Analysis: Clint Bowyer says "racing is fun again," and so is he

You will never have to wonder how Clint Bowyer’s NASCAR season or career is going because he lays it all out for the world to see.

Analysis: Clint Bowyer says "racing is fun again," and so is he
Clint Bowyer, Stewart-Haas Racing, Ford Fusion Haas Automation Demo Day, celebrates after winning
Clint Bowyer, Stewart-Haas Racing, Ford Fusion Haas Automation Demo Day and Kevin Harvick, Stewart-Haas Racing, Ford Fusion Jimmy John's
Clint Bowyer, Stewart-Haas Racing, Ford Fusion Haas Automation Demo Day celebrates his win
Clint Bowyer, Stewart-Haas Racing, Ford Fusion Haas Automation Demo Day, celebrates after winning
Clint Bowyer, Stewart-Haas Racing, Ford Fusion Haas Automation Demo Day, celebrates after winning
Clint Bowyer, Stewart-Haas Racing, Ford Fusion Haas Automation Demo Day celebrates his win
Clint Bowyer, Stewart-Haas Racing, Ford Fusion Haas Automation Demo Day celebrates his win
Clint Bowyer, Stewart-Haas Racing, Ford Fusion Haas Automation Demo Day celebrates
Clint Bowyer, Stewart-Haas Racing, Ford Fusion Haas Automation Demo Day celebrates his win
Clint Bowyer, Stewart-Haas Racing, Ford Fusion Haas Automation Demo Day celebrates
Race winner Clint Bowyer, Stewart-Haas Racing, Ford Fusion Haas Automation Demo Day

All of the frustration, disappointment, pressure and perhaps even anger that has engulfed his last several seasons in the Monster Energy NASCAR Cup Series was on display Monday at Martinsville (Va.) Speedway.

For one day at least – and certainly the after-party lasted far longer – it was all worth it.

Bowyer washed away a 190-race winless streak in Monday’s snow-delayed STP 500, holding off veteran Kyle Busch to claim his first series win since the 2012 season – a span that covered many years, several organizations and a multitude of frustrating situations

There was the celebration on the frontstretch with his wife, son and daughter. His passionate interaction with the fans near the start/finish line, the celebration on the track and with his Stewart-Haas Racing crew.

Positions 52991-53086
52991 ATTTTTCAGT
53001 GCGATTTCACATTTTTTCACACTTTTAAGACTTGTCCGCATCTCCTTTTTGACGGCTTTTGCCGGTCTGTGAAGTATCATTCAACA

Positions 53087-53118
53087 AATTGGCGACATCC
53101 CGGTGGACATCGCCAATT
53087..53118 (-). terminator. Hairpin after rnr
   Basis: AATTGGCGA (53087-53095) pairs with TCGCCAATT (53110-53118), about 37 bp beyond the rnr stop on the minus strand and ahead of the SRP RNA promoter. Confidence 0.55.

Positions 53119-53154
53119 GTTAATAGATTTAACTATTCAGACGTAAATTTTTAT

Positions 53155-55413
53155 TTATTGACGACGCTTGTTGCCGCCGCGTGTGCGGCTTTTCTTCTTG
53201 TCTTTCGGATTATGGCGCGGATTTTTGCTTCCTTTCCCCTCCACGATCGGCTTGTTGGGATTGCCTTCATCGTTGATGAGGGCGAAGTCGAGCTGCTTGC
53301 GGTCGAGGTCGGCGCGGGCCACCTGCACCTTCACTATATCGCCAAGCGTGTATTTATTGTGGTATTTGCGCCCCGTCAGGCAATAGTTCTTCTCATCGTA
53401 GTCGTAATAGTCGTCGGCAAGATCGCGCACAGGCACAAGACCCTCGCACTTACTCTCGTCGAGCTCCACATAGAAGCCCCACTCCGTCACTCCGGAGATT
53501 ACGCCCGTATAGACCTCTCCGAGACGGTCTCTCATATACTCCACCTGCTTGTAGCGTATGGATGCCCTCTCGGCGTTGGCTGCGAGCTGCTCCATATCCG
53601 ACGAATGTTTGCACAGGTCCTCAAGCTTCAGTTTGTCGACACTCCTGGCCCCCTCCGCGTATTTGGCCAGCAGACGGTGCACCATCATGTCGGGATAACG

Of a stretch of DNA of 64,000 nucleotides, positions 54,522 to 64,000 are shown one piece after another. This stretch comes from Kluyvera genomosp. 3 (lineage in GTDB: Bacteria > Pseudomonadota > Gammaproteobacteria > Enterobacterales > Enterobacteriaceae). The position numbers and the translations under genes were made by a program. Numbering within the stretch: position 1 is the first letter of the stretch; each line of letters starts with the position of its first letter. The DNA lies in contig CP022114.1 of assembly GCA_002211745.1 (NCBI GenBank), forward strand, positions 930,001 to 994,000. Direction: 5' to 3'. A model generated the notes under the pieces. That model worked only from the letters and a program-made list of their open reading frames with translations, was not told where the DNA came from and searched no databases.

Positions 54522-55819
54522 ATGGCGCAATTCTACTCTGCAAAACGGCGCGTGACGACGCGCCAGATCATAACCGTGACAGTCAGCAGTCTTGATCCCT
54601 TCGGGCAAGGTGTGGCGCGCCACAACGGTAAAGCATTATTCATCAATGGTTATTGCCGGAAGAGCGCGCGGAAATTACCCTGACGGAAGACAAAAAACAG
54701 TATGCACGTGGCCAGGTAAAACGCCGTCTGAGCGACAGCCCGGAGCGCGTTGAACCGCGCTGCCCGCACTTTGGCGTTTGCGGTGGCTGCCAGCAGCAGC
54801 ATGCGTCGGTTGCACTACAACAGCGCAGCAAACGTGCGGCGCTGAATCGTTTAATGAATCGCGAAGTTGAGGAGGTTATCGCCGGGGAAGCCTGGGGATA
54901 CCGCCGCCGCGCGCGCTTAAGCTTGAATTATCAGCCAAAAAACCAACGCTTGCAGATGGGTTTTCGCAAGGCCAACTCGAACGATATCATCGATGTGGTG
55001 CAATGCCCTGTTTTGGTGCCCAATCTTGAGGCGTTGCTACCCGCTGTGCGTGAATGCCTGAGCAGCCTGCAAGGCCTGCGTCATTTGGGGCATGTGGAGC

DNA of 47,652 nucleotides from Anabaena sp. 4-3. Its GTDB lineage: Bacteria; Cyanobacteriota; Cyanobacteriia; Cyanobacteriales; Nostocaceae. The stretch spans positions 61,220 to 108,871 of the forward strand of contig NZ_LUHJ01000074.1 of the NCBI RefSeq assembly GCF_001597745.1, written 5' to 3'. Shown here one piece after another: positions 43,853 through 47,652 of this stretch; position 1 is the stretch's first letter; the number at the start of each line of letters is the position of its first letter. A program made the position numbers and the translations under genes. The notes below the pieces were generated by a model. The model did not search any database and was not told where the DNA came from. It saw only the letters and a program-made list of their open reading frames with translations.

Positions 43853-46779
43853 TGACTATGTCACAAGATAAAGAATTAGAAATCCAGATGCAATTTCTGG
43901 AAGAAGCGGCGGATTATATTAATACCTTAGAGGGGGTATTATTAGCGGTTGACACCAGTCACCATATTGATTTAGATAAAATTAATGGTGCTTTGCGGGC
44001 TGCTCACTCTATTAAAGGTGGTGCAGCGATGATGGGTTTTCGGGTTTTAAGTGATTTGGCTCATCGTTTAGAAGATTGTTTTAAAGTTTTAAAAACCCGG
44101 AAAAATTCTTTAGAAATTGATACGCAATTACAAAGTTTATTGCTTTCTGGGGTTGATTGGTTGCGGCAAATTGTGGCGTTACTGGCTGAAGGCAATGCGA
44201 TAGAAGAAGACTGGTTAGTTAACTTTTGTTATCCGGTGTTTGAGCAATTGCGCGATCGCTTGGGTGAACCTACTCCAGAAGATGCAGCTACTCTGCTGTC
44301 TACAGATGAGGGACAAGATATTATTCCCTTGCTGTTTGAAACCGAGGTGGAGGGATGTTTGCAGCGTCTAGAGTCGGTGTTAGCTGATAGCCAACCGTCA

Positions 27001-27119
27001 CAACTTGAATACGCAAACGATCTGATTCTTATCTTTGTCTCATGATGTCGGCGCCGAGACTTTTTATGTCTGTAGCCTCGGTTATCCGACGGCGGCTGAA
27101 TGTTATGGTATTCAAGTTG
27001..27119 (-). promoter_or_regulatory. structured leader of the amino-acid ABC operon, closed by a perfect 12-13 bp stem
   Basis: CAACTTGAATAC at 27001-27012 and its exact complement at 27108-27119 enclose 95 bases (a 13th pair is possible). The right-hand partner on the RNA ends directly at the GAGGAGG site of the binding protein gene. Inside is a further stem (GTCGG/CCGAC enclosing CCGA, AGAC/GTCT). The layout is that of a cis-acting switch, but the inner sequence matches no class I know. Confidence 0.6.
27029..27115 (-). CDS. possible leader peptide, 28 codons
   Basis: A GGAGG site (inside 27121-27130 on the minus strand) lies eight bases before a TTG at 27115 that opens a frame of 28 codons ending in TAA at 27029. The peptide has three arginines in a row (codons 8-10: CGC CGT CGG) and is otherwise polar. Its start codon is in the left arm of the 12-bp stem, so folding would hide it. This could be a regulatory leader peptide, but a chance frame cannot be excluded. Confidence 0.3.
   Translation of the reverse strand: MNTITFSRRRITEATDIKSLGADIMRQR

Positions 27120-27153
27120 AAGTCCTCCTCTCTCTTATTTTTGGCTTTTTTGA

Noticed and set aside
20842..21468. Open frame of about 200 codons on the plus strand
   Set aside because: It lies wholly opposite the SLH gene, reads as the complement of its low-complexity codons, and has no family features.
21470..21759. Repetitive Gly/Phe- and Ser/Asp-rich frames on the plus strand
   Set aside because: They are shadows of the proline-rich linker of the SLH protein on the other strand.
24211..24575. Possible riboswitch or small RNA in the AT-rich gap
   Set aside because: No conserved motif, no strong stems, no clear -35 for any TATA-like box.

The 190-race winless streak was a long one, but what weighed most on Bowyer’s mind was the decision SHR had made two years earlier to make Bowyer its hand-picked successor to Tony Stewart upon his departure from full-time NASCAR competition.

The first year in that role last season did not go as he or his team had hoped. There were flashes of strength, some runner-up finishes, but he didn’t win a race or qualify for the playoffs and it wore on him.

“That’s the one that really matters to me is I finally got lined back up with not only race winning team and a race-winning organization, but a championship-winning team and a championship-winning organization” Bowyer said Monday after the race. “That’s where the frustration started to set in.

“And the worry, man. That’s when you start panicking, and I’m not going to lie. Everybody knows, last year that was a lot of panic on my behalf, on (crew chief) Mike (Bugarewicz's) behalf, everybody's behalf. I mean, we're expected to perform.

“We’ve got this opportunity, and we just couldn’t put it all together. I’m telling you, this year it’s – racing is fun again.”

Wearing his emotions on his sleeve

If Bowyer is having fun at the race track, then you know things are going well. He’s never been one to shy away from how he really feels, probably to the detriment of a team public relations representative or two along the way.

But his sincere expressions of his mood likely mirror what many fans experience on a daily basis and why many find him so easy to relate to.

Has he made mistakes in the past? Of course. But who hasn’t. Perhaps more so now since he got married and started a family, Bowyer also appreciates the opportunity he’s been given at SHR.

It could, after all, become the defining moment of his NASCAR career.

But still there was something missing – a trip to Victory Lane with his family.

“I was starting to reflect on this, and the one thing that’s always missing is a picture with (his son, Cash), you know, and that’s where it changes your thought process and actually your reasoning for racing,” Bowyer said.

“A lot of people want to think about these kids as being a distraction to drivers and to athletes. You start to think about what really matters in life, and the one thing that I didn’t want him to go through life as is not to know what this was all about.”

Monday served as a powerful reminder, not just for Cash when he gets older, but also for Bowyer himself.

 

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